Wandering in Children with ASD
Wandering by children with ASD and other developmental disorders is a significant safety concern. It is estimated that more than 250,000 children with disabilities wander away from adult supervision each year. Few researchers have looked at this major issue, and there has been little focus on prevention measures and the impact that wandering concerns have on families.
Cohen Children’s Medical Center of New York is conducting a major national study about wandering, and we very much want you to participate.
It takes just a few minutes to complete the anonymous, on-line questionnaire. If enough families complete our questionnaire, then:
We will have the most representative study done to date – giving voice to as many families as possible
We can help guide families like yours about which prevention strategies seem to be most effective
We can document the impact that wandering has on families in terms of activities and household stress
Please click HERE to complete the survey. You may also go to www.WanderingResearch.com to take the survey, request a copy of our results, and be contacted regarding a follow-up research project related to wandering.
We thank you in advance for your kind cooperation.
Laura McLaughlin, Research Assistant
On behalf of:
Andrew Adesman, MD
Chief, Developmental & Behavioral Pediatrics
Cohen Children’s Medical Center of New York
Professor of Pediatrics
Hofstra Northwell School of Medicine
Visit us at Northwell.edu
This NIH-funded research* project offers education and support to parents with young children who have ASD.
Researchers will use online learning and support to provide parents of children with Autism Spectrum Disorders with information, resources and training in:
- Application of the principles of applied behavior analysis to improve valued family routines (community outings, meals, bedtime)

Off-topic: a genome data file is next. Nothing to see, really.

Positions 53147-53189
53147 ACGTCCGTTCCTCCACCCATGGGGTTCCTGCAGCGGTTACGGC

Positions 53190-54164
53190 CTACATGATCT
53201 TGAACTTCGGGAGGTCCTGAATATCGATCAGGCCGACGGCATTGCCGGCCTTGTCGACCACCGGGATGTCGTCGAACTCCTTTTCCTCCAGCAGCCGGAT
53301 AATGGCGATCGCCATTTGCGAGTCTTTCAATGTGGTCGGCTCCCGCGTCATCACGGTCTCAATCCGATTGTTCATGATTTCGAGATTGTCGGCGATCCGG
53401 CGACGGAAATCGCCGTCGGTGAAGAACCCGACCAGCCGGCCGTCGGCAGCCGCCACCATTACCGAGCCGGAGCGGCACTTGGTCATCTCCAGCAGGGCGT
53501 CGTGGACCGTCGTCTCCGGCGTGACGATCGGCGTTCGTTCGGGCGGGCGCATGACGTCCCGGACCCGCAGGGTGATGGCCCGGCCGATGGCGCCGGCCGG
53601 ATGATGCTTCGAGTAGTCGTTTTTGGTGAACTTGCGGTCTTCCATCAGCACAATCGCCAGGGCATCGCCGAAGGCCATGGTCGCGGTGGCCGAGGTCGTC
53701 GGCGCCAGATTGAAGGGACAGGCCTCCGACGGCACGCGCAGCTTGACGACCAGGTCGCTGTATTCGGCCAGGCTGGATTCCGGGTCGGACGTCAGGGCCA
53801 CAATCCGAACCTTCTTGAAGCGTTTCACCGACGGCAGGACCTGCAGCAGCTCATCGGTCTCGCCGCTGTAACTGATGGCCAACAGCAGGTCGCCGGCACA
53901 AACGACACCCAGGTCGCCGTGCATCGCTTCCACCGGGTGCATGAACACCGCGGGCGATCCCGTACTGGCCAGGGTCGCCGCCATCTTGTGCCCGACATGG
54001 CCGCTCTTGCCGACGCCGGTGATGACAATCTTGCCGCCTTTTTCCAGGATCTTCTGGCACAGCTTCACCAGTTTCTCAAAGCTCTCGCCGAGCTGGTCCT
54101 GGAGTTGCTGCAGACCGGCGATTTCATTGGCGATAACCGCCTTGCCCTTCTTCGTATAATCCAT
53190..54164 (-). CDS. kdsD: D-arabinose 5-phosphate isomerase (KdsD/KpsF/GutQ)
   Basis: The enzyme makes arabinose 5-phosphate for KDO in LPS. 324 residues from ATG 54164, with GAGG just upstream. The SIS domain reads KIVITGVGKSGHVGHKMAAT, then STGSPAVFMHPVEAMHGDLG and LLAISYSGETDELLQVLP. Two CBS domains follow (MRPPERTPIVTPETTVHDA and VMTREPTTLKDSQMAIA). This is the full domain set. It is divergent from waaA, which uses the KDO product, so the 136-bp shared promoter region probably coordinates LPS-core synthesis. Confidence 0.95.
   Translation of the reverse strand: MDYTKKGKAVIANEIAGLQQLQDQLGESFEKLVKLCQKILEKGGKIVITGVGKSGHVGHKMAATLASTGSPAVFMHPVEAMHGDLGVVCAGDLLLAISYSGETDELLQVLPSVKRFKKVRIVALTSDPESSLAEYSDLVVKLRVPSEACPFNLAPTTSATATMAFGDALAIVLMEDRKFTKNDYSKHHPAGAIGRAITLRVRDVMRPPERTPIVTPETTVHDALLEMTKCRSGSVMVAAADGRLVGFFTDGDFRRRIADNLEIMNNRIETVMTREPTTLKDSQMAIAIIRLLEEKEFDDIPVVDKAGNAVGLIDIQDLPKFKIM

- Addressing children’s challenging behavior
IRIS Educational Media will conduct a research study in early 2017. Participants will be randomly assigned to one of two online groups, Practiced Routines or Teaching Routines to Children with ASD. If you are interested in participating please click here: http://bit.ly/aptscreen
*This research is funded by the National Institutes of Health, grant #2R44MH102845-02 awarded to IRIS Educational Media.
Please direct questions to
Email: Tracy Raulston
Call toll free: 1 (877) 343-4747 Ext. #203
Help Advance the Science of Autism
UM-NSU CARD is asking for your participation in a new landmark autism research project called SPARK. Joining SPARK is simple –register online at www.SPARKforAutism.org/card and provide a DNA sample via a saliva collection kit, shipped to your home. The mission of SPARK is to speed up research and advance the understanding of autism. By participating, you help make new research possible that was not possible in the past. Individuals with autism receive $50 gift card for their participation. For more information, you can contact SPARK@psy.miami.edu. SPARK is funded by the Simons Foundation for Autism Research Initiative (SFARI).
Post-Secondary Transition Planning for Adolescents and Young Adults with ASD